Gumbus, A. & Johnson, S.D. (2003). The balanced scorecard at Futura Industries. Strategic Finance. Retrieved from http://www.allbusiness.com/finance/3591611-1.html
Balanced Scorecard Institute (n.d.). Balanced Scorecard Basics. Retrieved from http://www.waikato.ac.nz/library/learning/g_apaguide.shtml#Webpages
Niven, P. (n.d.). Learning and growth perspective. EPM Review. Retrieved from http://www.epmreview.com/Resources/Articles/Learning-and-Growth-Perspective.html
Business Balls (n.d.). Balanced Scorecard. Retrieved from http://www.businessballs.com/balanced_scorecard.htm
M Balanced Scorecard
The balanced scorecard is a unique managerial technique that promotes scoring metrics that analyze the important factors of any business. This technique enables organizations to develop and track key business strategies and goals. There are four branches of this approach including the customer leg, financial leg, internal business leg and education leg. M& followed this breakdown and created scorecards for sections under these four legs in order to implement change and create a new profit making strategy.
M&'s balanced scorecard approach demonstrated many strengths and can be useful for gaining competitive advantage within the oil industry. One strength of this approach was that the managers of each gas station was given the opportunity to adjust at a local level to customer needs and demands. This training allowed a decentralized approach that can be more flexibly applied throughout the nation.
Another strength of M&'s balanced scorecard approach was…
Kaplan, R. (2010). Conceptual Foundations of the Balanced Scorecard. Harvard Business School Working Paper 10-074. 2010. Retrieved from http://www.hbs.edu/faculty/Publication%20Files/10-074.pdf
M&R Case Study. Provided by Customer
Hot Wings Balanced Scorecard
From the financial perspective, the measures for the balanced scorecard are revenues, profitability (net income) and margins (gross, operating and net margins). These measures are the most important to the shareholders, and they best reflect the industry. Market share is not a good financial measure because the casual dining segment is so heavily fragmented that market share will always be miniscule even when Hot Wings is successful -- achieving a dominating market share is not a realistic objective. Revenue, profit and margin objectives are closely related. Profit and margin reflect the relationship between revenue and costs, and reflect in part the pricing power that the company has with its suppliers and customers. Given that the current state of the industry is oriented towards price competition in casual dining, the ability to maintain superior margins can be seen as both a source of competitive advantage and as…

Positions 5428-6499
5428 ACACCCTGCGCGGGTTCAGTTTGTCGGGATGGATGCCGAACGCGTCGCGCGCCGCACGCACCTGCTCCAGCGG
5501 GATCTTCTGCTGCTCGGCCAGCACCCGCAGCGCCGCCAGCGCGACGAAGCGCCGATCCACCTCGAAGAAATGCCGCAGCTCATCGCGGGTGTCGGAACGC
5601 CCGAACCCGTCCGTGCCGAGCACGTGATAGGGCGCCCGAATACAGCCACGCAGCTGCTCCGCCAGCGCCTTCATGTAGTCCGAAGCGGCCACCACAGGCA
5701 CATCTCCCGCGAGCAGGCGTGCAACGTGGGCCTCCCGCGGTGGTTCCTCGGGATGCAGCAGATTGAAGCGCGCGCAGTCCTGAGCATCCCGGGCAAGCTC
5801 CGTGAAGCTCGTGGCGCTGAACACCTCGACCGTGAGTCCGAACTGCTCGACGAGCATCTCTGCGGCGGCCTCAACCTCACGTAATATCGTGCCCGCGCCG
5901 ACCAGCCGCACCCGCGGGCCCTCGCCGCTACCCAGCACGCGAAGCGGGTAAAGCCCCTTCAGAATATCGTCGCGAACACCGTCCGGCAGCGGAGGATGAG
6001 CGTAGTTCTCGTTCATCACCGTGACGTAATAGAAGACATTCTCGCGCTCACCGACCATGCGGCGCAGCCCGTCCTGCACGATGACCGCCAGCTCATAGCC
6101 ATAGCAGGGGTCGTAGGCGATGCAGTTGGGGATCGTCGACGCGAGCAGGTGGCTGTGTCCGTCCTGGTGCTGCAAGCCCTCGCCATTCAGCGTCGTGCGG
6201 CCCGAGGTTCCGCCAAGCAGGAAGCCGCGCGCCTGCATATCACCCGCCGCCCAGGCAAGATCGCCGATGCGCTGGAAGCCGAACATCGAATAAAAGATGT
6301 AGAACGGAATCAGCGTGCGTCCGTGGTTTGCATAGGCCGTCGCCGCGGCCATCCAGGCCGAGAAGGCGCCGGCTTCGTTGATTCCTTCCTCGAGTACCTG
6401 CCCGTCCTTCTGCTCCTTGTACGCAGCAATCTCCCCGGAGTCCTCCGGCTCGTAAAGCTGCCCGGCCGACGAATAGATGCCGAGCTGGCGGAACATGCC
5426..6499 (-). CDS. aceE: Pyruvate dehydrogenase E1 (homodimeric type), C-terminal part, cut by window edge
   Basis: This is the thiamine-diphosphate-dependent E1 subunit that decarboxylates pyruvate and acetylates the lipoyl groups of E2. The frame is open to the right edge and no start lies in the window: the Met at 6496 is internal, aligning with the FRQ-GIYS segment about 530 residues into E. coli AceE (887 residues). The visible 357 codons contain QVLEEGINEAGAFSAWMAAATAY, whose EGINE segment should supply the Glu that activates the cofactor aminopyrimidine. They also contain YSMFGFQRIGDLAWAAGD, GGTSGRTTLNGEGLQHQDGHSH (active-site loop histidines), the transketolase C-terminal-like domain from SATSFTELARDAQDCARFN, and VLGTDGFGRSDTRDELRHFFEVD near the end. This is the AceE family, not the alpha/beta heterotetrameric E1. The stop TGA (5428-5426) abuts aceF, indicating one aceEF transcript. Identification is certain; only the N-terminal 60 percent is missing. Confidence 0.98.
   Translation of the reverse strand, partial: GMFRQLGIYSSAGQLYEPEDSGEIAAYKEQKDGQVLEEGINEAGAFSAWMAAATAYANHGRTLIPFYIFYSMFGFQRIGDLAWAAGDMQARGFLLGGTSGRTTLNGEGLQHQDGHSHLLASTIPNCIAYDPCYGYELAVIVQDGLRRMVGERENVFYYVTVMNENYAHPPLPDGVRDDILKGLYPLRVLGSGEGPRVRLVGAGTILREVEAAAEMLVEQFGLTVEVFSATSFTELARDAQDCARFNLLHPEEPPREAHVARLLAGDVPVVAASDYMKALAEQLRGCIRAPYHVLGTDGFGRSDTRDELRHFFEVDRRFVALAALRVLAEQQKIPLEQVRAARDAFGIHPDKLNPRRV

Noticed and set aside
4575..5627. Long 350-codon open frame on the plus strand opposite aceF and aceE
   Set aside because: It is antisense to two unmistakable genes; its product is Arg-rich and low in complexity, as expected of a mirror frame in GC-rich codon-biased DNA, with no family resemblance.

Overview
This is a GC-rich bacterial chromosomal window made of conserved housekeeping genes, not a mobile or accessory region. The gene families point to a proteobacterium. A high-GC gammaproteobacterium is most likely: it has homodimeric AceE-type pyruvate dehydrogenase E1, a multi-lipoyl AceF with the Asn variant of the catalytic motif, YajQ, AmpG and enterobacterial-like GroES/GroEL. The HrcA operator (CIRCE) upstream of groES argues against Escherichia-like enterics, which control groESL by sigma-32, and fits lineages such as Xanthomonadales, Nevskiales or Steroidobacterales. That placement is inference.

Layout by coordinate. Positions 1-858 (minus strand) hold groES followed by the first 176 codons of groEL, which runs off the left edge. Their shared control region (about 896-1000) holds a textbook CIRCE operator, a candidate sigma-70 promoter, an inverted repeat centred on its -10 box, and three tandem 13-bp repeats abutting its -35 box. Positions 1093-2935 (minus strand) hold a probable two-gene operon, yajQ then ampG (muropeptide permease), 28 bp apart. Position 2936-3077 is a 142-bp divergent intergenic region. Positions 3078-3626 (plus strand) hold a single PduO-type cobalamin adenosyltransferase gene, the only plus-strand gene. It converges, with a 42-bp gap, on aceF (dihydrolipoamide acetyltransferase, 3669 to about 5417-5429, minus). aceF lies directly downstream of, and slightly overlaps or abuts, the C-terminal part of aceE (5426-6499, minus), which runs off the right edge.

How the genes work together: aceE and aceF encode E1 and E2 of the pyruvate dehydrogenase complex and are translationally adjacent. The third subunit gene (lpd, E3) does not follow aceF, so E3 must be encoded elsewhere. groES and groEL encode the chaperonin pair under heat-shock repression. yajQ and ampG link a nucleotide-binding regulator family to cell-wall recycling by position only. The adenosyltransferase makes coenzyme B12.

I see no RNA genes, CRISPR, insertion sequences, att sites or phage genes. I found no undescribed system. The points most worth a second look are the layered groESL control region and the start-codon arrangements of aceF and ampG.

Customer Perspective alanced Scorecard
On what specific customer perspectives did each company focus, and what measures did each company use to ascertain how well it was meeting the goals implied by those specific perspectives?
As far as Hyde Park Electronics is concerned, they were concentrating on the quality of the product that was delivered to determine customer perspectives. The measures that were used to achieve these objectives were: manufacturing / labor efficiency and new product sales. In the case of Futura, they were focusing on customer perceptions about the product and services they were receiving. To measure this, they focused on randomly calling the customers and determining how employee retention affected the underlying quality of the product. While SGC, was concerned about the quality of orange juice that they were selling to retail customers. The way they analyzed how effective they were at meeting this goal was to focus on…
Gumbus, A. (2006). Entrepreneurs Use a Balanced Scorecard. Journal of Small Business Management, 44 (3), 407 -- 425
Niven, P. (2011). EPM View. Retrieved from: http://www.epmreview.com/Resources/Articles/Customer-Perspective.html
The balanced scorecard approach is a framework for building a better organization. It relies on the organization placing emphasis on four different perspectives, with the theory being that if the organization excels at these four perspectives it will achieve success. The dimensions are customer, financial, internal business processes and learning & growth. At Futura, Susan Johnson chose to focus most of the company's effort on the learning and growth perspective.
Johnson explained that the reason she favored this perspective above the others is that by emphasizing learning and growth, the company's employees would gain the skills and knowledge that they need to achieve better results in the other perspectives. Thus, by becoming a learning organization, Futura would see improved performance everywhere. If Futura had chosen any other perspective on which to focus, excellence in that perspective would not necessary translate into excellence anywhere else. Only the learning and…